Sen. Edward M. Kennedy said it was "good to be home" after flying home on Monday, one week after undergoing an aggressive and delicate surgery to treat a cancerous brain tumor.
Kennedy left the Duke University Medical Center in Durham, North Carolina, on Monday morning and arrived at his family's compound in Hyannis Port on Cape Cod, in Massachusetts, just before noon.
Kennedy, wearing a beige, wide-brimmed hat, told reporters waiting outside his home it was "good to be home, good to be here."
The veteran Democratic senator was diagnosed last month with a malignant glioma, a lethal type of brain tumor, after having a seizure. A malignant glioma is one of the worst kinds of brain cancer, and malignant gliomas are diagnosed in about 9,000 Americans a year.
"His doctors are pleased with his progress since surgery a week ago, and he will continue to recuperate at home before starting the next phase of his treatment," Kennedy's office said in a statement.
Kennedy, 76, underwent the risky, 3 1/2-hour surgery last Monday to remove as much of the tumor as possible, a procedure aimed at improving the success of chemotherapy and radiation. His surgeon at Duke, Dr. Allan Friedman, said Monday that Kennedy "is making an excellent recovery."
"He will continue his recuperation at home in Massachusetts under the supervision of the very capable doctors at the Massachusetts General Hospital," Friedman said in a statement.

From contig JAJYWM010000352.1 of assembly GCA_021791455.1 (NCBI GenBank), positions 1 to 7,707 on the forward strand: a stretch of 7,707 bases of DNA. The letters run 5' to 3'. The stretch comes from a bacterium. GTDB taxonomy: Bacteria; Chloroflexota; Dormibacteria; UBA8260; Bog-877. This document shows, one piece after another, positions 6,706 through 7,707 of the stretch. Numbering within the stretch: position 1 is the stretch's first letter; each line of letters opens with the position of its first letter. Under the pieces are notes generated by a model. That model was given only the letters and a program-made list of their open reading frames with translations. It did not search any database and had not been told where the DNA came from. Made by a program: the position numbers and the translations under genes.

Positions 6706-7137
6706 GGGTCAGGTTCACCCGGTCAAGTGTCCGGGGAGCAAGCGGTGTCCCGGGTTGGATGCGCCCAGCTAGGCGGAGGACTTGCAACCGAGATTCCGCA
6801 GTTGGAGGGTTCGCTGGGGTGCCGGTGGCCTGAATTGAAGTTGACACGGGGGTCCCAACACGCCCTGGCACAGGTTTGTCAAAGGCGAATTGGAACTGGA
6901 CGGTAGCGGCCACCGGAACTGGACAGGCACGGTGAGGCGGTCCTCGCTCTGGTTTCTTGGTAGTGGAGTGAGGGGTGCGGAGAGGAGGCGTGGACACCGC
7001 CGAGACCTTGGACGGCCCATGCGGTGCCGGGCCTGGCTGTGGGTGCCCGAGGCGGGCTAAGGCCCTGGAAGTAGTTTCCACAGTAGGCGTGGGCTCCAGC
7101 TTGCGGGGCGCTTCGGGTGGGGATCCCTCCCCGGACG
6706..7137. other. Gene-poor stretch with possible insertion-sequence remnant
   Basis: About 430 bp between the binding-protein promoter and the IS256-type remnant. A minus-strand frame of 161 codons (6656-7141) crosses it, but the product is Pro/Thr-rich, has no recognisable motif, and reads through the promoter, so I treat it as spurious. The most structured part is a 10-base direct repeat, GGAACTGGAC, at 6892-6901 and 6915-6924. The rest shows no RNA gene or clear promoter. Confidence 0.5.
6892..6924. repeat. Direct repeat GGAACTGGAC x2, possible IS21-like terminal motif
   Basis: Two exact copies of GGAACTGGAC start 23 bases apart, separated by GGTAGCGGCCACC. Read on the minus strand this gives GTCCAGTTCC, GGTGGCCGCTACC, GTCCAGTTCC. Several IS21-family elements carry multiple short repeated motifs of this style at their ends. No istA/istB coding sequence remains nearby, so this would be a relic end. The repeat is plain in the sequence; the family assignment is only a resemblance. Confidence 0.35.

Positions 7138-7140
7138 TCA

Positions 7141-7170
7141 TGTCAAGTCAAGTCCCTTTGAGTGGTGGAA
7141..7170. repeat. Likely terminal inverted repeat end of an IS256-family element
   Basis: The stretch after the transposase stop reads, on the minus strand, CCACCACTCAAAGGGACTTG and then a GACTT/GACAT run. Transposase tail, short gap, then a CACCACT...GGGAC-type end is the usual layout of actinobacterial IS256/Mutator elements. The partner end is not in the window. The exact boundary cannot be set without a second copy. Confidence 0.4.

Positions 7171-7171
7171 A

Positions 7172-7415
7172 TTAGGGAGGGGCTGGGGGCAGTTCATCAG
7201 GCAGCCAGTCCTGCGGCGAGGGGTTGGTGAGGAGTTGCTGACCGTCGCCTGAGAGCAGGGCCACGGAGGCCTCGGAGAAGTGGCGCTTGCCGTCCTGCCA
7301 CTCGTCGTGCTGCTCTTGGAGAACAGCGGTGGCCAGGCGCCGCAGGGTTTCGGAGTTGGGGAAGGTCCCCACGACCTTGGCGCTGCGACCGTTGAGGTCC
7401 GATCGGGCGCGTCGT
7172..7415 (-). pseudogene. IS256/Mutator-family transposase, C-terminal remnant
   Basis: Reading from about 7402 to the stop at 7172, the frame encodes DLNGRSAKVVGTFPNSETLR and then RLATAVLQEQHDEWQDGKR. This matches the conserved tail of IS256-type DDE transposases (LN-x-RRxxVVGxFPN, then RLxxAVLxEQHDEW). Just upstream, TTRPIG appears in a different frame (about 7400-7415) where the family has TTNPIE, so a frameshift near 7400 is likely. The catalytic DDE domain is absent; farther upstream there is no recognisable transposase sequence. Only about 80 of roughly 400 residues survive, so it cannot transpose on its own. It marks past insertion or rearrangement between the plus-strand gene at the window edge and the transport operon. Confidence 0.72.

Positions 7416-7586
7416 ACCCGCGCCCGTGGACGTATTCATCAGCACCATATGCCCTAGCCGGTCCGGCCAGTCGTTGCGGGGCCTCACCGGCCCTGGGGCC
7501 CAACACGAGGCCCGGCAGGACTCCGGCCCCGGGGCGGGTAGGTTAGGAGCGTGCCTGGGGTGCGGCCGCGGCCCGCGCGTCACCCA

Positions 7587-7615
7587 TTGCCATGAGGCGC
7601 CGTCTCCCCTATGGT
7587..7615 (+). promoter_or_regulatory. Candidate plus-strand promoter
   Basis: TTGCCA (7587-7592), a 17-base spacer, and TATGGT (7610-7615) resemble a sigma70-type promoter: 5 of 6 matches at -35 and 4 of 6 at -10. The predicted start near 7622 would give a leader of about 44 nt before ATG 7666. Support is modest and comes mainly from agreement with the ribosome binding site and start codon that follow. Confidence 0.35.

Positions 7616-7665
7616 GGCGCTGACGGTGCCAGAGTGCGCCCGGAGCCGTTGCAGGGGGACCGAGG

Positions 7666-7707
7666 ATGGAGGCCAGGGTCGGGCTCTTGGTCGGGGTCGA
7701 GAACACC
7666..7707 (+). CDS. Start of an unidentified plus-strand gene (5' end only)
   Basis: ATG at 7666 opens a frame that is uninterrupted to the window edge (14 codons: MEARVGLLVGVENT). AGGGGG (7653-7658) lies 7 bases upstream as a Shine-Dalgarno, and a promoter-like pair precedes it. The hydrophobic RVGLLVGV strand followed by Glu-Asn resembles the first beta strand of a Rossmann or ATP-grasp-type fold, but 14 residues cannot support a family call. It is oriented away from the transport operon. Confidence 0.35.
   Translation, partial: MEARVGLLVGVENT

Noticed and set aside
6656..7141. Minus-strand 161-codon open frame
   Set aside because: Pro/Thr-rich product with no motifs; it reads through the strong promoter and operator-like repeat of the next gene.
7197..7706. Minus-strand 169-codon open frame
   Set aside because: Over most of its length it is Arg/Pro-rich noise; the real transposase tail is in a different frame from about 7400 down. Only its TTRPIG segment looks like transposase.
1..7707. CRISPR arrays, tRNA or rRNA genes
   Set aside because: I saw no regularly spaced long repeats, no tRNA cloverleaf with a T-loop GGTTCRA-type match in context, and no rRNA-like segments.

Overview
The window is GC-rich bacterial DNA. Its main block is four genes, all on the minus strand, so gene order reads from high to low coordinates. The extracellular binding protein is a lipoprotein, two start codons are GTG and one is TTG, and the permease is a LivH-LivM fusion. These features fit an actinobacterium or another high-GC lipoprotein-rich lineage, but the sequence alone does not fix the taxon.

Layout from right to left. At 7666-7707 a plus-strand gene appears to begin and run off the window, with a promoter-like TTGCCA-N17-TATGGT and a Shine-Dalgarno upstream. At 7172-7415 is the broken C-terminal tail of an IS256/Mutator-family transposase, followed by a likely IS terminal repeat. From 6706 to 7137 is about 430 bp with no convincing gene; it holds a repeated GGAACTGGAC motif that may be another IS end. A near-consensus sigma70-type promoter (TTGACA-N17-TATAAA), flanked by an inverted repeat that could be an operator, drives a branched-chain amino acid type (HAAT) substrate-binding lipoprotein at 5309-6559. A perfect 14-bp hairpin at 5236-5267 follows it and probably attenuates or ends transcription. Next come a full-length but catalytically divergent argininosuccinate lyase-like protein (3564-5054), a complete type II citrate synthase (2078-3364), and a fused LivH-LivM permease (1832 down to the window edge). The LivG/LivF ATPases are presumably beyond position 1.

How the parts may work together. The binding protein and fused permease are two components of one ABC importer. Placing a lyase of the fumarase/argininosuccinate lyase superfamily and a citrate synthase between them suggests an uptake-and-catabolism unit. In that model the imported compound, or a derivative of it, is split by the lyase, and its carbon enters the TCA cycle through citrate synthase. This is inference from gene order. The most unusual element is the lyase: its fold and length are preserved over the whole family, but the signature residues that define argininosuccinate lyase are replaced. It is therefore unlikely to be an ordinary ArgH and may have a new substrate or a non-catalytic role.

Kennedy's son, Rep. Patrick Kennedy, said he planned to have dinner with his father Monday night.
"My dad's doing great," the younger Kennedy said Monday after an appearance at Brown University. "He's benefited enormously from the surgery he received and he's on his way home, and we're so fortunate that, you know, he's going back to the place that he loves. ... Always makes him feel great being near the ocean."
Patrick Kennedy told the Providence Journal on Sunday his father was looking forward to returning to the Senate and working with Democratic presidential nominee Barack Obama on universal health care legislation should the Illinois senator win the White House.
"That is what he is talking and thinking about," Kennedy said. "It adds a great deal of poignancy to his recovery. But that's how he sees it _ he has to recover so he can get health care for the millions of people who don't have access to the care that we do."
Kennedy's family and doctors have released few details about his particular type of tumor, which plays a key role in determining his survival odds. Some cancer specialists have said Kennedy appears to have a glioblastoma multiforme _ a serious and tough-to-remove type of tumor _ because other kinds are more common in younger people.
Doctors familiar with the type of surgery have said it almost never leads to a cure, but radiation or chemotherapy treatments have a better chance of success because there's less tumor to fight.
AP reporter Martha Waggoner in Durham, North Carolina, contributed to this report.